“The answer is that the avos all worked to transform their natures. Avrohom was born with a nature that leaned towards boundaries, so he made his life’s work chessed. Yitzchok was born with vast reservoirs of kindness, so he worked hardest on attaining gevurah.

“I, too, was born with gevurah and worked hard to be loving and kind. It would not be proper for me to show anger!” (Yemos Olam, p. 13).



On thisdaf,we learn about some of the worms that are liable to infest various fruits.

One man noticed that in his egg carton in Eretz Yisroel, there were very small book worms. He immediately figured that it was a mitzvah to inform people about this, since it was possible that when these eggs were used to make cake, a bug might be on them and fall into the batter. Since a whole bug is prohibited even if cooked, the cake would presumably be prohibited. Sixty times the mite wouldn’t help, since, due to rabbinic ordinance, a beryah, a complete creature, is not nullified in any amount.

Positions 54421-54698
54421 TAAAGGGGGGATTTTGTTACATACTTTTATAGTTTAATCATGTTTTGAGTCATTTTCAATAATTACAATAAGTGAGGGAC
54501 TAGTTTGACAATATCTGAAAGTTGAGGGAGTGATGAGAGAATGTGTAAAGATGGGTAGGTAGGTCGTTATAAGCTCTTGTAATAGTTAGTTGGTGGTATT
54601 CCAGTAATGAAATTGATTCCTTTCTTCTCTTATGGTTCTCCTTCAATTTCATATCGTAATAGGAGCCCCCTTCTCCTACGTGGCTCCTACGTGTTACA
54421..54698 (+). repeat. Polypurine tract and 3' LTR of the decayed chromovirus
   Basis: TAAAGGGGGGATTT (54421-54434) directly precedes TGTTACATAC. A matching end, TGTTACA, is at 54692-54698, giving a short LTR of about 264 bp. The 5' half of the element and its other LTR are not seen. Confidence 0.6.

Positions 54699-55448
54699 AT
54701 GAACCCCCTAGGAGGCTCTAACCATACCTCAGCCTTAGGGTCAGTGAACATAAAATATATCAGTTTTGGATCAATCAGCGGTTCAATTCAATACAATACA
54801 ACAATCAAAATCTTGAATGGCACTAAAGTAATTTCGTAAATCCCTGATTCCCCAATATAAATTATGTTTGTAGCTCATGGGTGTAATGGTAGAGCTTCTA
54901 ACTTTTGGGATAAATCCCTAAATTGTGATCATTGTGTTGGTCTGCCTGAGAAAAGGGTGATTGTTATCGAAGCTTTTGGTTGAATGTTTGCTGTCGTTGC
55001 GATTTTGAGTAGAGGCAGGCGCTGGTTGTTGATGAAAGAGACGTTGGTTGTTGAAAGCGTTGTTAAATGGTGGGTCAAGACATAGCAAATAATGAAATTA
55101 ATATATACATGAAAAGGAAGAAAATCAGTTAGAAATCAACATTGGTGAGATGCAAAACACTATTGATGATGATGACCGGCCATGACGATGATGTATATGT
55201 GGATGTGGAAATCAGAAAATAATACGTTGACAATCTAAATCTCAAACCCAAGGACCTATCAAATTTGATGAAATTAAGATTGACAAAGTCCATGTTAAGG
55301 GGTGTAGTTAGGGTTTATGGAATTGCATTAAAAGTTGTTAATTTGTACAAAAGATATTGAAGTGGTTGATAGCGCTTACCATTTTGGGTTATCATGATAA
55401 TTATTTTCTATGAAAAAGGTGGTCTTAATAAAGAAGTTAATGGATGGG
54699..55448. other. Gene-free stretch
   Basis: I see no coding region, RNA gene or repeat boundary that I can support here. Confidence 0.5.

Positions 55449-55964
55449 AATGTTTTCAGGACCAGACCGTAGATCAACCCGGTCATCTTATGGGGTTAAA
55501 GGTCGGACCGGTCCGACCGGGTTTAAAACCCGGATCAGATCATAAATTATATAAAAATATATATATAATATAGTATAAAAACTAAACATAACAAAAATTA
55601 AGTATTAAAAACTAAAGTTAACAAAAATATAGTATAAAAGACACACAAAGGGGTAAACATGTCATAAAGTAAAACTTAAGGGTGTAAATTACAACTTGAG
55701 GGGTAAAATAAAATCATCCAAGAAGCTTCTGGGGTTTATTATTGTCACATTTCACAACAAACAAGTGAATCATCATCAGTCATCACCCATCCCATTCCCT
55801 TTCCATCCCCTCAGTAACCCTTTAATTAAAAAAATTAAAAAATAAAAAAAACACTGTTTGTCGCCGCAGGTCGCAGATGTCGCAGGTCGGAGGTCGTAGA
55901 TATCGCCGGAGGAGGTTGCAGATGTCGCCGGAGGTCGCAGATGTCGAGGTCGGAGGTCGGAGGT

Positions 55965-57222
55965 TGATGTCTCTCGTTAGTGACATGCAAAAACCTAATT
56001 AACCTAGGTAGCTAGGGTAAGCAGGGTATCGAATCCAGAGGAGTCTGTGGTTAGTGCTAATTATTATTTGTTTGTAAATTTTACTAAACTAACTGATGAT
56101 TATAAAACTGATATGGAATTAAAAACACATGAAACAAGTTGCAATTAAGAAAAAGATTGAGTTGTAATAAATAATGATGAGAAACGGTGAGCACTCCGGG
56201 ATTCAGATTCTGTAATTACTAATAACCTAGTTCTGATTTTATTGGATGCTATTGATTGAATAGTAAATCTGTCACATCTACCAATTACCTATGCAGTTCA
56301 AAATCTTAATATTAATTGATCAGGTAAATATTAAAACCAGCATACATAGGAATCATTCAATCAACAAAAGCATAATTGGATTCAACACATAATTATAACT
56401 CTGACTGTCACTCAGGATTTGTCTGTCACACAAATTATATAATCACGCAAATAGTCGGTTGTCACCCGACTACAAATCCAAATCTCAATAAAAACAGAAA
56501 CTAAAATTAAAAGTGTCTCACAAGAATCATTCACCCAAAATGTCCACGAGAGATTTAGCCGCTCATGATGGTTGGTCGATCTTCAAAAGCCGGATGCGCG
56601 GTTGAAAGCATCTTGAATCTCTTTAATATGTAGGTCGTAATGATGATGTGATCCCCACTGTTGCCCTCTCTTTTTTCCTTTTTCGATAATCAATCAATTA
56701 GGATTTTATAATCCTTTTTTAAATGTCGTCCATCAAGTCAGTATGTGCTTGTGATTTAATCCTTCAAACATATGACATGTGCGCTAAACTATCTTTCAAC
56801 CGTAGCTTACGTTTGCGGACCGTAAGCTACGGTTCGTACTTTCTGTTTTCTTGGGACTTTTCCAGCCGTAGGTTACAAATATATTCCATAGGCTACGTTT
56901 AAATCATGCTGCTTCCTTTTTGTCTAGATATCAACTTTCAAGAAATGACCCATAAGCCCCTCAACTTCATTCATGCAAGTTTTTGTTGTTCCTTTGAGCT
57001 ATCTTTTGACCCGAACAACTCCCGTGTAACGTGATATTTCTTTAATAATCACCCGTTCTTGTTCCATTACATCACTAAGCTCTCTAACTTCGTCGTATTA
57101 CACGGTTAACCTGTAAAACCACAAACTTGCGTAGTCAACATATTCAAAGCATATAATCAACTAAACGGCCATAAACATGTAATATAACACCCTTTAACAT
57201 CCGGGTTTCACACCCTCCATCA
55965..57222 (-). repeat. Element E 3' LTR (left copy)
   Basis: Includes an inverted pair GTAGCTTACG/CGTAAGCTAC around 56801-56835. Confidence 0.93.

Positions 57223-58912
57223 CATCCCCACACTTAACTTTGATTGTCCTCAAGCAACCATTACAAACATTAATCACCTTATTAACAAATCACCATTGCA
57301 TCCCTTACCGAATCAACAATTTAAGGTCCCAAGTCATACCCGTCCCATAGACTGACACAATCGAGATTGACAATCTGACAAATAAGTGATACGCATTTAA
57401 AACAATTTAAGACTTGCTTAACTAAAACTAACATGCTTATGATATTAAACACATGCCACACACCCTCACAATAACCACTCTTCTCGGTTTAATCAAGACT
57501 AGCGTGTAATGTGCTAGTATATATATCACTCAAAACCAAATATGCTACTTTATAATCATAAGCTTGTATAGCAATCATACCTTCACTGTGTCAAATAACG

When this question was presented to Rav Yosef Shalom Elyashiv zt”l, he disagreed. “In this instance, there is a sefek sefeika, adouble doubt. Firstly, perhaps there is no worm. Secondly, even if there was a worm, maybe it wasn’t on the eggs used. And even if it was on the eggs, perhaps it fell into the batter, but maybe not.

“Therefore, one need not worry about this possibility at all. Nor should people be warned about this possibility” (Ashrei Ha’ish, Yoreh Deiah, Part I, p. 13).



The Sefer Zichronos writes: “Borer is one of the most complex melachos.”